Takashiba District remained in Miharu Town until the end of the 19th century, when it became a part of Koriyama City. During the Edo Period, Miharu was famous for the talent of its people in taming and selling wild horses. Horses in this area grew super famous, and almost had their own brand – the Miharu-koma. Over the years, the very long name given to the wooden horse figurines created in Takashiba area became conflated with the name for the horses sold in Miharu Town, and the doll became known as Miharu-koma.


When you think of Daruma dolls, you might think of Shirakawa Daruma or Takasaki Daruma. Both of these styles of daruma are famous for having no eyes at the time when the time of purchasing. I thought this was pretty standard across Japan, but apparently this practice occurs predominately in the Kanto region of Japan, and in fact daruma traditionally had their eyes painted in before being sold.

In Shirakawa and Takasaki, daruma are sold as 'goal setting dolls' or inspirational daruma, to held their owners focus on a task or goal they want to complete while they’re painting in the eye of one daruma, and then completing the other eye once they have successful achieved their goal.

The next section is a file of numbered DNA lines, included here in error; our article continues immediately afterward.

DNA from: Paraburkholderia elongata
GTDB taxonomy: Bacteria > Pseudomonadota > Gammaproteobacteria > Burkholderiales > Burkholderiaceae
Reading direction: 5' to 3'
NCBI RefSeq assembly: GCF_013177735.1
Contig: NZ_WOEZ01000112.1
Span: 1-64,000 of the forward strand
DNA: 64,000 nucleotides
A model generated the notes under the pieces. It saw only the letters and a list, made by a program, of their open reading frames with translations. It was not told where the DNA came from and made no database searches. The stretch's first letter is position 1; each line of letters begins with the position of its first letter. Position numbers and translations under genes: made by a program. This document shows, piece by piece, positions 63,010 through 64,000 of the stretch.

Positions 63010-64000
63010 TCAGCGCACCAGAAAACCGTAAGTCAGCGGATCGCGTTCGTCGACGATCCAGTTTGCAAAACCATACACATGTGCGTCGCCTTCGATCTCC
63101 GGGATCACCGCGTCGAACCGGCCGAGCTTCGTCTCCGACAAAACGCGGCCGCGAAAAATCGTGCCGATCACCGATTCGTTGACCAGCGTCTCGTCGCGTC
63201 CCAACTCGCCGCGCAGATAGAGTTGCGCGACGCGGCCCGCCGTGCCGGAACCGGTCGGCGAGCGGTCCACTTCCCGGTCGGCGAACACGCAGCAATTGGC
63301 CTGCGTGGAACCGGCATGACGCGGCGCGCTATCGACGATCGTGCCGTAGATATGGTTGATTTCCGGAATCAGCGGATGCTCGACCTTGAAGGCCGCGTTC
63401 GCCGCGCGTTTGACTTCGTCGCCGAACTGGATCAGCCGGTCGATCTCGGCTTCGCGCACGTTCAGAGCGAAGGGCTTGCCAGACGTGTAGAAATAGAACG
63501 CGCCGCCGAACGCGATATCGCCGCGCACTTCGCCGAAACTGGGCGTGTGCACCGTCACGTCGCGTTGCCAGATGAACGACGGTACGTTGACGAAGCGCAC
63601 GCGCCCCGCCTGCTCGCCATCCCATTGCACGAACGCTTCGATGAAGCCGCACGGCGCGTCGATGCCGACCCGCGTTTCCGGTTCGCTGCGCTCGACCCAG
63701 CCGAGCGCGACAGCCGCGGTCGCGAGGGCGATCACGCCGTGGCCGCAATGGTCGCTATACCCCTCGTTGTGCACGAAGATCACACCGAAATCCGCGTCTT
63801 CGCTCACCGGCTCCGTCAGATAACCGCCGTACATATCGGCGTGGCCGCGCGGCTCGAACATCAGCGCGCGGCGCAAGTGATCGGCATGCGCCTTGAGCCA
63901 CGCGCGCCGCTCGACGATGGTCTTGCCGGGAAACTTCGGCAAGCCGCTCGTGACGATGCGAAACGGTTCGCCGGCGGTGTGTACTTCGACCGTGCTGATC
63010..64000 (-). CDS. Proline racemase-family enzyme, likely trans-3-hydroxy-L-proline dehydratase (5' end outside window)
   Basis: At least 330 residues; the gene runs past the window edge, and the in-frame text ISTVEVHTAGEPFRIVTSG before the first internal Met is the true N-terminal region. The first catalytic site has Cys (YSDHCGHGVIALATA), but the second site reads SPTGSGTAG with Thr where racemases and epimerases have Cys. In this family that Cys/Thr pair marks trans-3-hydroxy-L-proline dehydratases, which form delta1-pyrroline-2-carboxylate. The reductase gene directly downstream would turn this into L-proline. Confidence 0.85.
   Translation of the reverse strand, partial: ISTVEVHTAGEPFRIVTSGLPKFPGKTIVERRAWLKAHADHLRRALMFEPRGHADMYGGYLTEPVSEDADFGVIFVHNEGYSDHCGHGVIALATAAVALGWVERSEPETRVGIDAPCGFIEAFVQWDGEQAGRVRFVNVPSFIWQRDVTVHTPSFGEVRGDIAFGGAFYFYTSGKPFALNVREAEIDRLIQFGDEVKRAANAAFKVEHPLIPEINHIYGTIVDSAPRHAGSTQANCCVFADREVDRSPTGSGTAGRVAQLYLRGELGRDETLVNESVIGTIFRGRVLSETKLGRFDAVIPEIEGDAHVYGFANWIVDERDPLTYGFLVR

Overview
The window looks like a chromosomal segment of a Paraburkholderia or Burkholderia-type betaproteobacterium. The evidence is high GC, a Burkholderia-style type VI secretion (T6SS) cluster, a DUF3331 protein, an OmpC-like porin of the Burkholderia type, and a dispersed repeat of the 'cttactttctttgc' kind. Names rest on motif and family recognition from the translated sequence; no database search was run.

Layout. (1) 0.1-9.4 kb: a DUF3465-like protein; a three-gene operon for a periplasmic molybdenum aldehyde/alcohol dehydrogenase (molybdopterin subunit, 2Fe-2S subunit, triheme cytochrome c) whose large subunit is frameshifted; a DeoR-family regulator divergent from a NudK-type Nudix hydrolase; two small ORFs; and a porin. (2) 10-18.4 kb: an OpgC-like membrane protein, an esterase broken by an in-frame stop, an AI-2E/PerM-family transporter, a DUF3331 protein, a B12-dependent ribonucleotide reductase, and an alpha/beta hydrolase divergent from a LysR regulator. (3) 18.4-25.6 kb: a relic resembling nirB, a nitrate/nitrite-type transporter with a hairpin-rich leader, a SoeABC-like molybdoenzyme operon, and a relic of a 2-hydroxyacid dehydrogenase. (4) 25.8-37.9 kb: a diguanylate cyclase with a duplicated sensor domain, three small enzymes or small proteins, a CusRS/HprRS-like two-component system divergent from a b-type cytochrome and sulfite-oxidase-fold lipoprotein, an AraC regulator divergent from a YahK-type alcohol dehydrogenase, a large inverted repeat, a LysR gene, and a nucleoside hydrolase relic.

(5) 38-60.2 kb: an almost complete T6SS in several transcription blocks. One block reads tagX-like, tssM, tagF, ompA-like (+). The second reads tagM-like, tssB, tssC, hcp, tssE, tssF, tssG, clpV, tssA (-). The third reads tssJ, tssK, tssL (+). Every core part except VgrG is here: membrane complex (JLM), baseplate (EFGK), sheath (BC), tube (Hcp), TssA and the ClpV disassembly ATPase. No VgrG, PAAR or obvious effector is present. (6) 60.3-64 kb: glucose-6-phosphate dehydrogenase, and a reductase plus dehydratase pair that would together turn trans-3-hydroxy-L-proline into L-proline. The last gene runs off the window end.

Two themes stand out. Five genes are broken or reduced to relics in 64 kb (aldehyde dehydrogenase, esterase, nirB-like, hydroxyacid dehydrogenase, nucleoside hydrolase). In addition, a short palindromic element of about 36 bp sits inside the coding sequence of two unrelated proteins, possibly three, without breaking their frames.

However, the tradition of keeping daruma doll in your house started in the hopes of warding off evil spirits. The design of daruma is thought to be basd off of the image of a Buddhist monk meditating hard. Daruma dolls which are meant to scare off anything evil through their intense glare. That’s why they always look a bit anger!

Like Shirakawa City, Miharu Town holds a daruma market every year. Many people buy a replacement, or additional, daruma every year. Apparently it’s quite popular for people to buy a bigger size daruma every year! In this case that there are no bigger daruma, you would start once again buying and collecting daruma in the smallest size again from the next year.